Next up is the artifact destruction package. You can either go with good old Artifact Mutation or Tin-Street Hooligan. Both have their various merits, Hooligan being fetchable and giving you an early threat if you choose to use it on a Moxen or something similar early on for the mana denial effect. Meanwhile, against larger creatures and artifacts like Tangle Wire, Crucible of Worlds, and Darksteel Colossus, you obviously want Artifact Mutation for instant impact. Of course, the flip side is you get the same amount of power or less versus cards like Illusionary Mask and Phyrexian Dreadnought. At the moment I’d probably take a split simply to surprise the opponent, but otherwise I learn towards the instant speed aspects of Artifact Mutation.

The final slots are dedicated slots to just be “anti-whatever” cards. Red Elemental Blast specifically for Gush decks, and Gempalm Incinerator, Stingscourger, or Umezawa’s Jitte versus aggro of sorts. All these cards have been covered previously, so I leave it to your imagination to come up with a configuration for your local metagame.

Alternatively, if you run Blue in the maindeck, you can add Stifle to the sideboard as a valid option to help the mana denial options against Gush while providing incidental support in other matches.

I’m not going to go into specific percentages or anything silly like that. I’ll merely be sharing what it seems should happen from my testing. I’ve always maintained that Goblins has an even to slight edge against GAT decks, and since the addition of Thorn to the maindeck I’ve had a slight edge against practically all Gush combo. Post-board stays close to the same because you typically have REB to constrain what they want to do on turn 2, so you don’t have to risk running an unprotected Thorn against them. Alternatively you can also afford to keep riskier Vial hands, since many GAT decks will be relying heavier on Snuff Out / Smother as an answer to Goblin Lackey, since it dodges REB. You should still only have to deal with a singleton Echoing Truth from most builds.

Flash is just fanning out opening hands… if you make it past turn 3, you’ll nearly always win the game. The key is just getting down what hands “get there” disruption-wise and what hands fail. I can’t really explain it better than suggesting you practice 20 post-board games.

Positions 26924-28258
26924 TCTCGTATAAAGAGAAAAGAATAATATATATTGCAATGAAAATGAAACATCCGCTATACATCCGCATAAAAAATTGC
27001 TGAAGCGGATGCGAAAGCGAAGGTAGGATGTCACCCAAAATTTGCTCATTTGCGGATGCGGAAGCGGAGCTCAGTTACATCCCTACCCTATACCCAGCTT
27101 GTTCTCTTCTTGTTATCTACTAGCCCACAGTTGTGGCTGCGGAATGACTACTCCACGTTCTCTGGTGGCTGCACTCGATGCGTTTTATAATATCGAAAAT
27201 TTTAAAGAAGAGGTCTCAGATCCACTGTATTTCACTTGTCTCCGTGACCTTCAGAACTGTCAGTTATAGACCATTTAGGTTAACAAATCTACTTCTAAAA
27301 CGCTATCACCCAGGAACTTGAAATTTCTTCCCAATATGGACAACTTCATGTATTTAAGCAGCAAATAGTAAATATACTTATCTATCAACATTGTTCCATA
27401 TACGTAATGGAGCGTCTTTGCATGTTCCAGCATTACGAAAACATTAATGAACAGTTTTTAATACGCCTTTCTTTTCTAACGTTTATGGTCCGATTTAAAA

Fish and other sorts of aggro can actually be a serious pain in the neck if they run Tarmogoyf, since they can outclass all of your creatures and the maindeck removal has been cut back. Take advantage of your numbers and force through damage when you can, while looking for alpha strike opportunities if they leave Goyf unprotected against a tutored-for Incinerator or Stingscourger. If they run cards like maindeck Jitte and get them online, odds are you’ll be forced to scoop and move onto post-board in short order. After sideboarding, simply make sure Dark Confidant doesn’t live, and play to buy time until you can get a trump like Jitte online. If you’re merely running more Incinerators, then the plan changes to getting 3-4 creatures in play and then pressing the advantage as much as possible. Piledriver dying is not a big deal, as you don’t need to win big in this match. Running them low on creatures and riding a small board / life advantage to victory is giving you the same W in the column at the end.

If you want a more explosive aggro deck that benefits from the new Sphere, then you may want to look at the old favorite of Crusher. I’m not saying that the rebirth of Affinity is necessarily the new hotness, but the ability to consistently hit a turn 1 Sphere and easily play around it is huge. Having a Thorn in play with this deck while also having a few artifacts, Cranial Plating, and a dork all on turn 1 is rather scary to just about any Vintage deck. Although I’m not 100% between having six or seven Spheres, you definitely don’t want the full set, and Chalice of the Void has been ridiculously useful when set at one. Sometimes you forget how good certain disruption cards can be when they haven’t seen play in a long time.

The other major advantage of playing this deck is the surprise factor. Even with Stax on the rise, cards like Oxidize and Hurkyll’s Recall hurt this deck far less than the traditional prison builds. To top it off, Fish isn’t running Null Rod to completely ruin you, and an 8/8 Arcbound Ravager or Arcbound Crusher has fewer Goblin Welders to deal with than before. In the sideboard you’d definitely want an answer to Ichorid in Tormod’s Crypt and possibly Leyline, along with Pithing Needle for the Welder issue. Still, it seems as if Workshop Aggro has fallen by the wayside, and I think a specialized build could show up and clean house. Here’s a rough list I had been kicking around for fun that posted some surprisingly pleasant results.

Good luck to those attending Chicago, and especially to my teammates that are playing. Next week I’ll likely take a in-depth look at Standard and where we stand now, so until then, never give up.

Josh Silvestri
Team Reflection
E-mail me at: joshDOTsilvestriATgmailDOTcom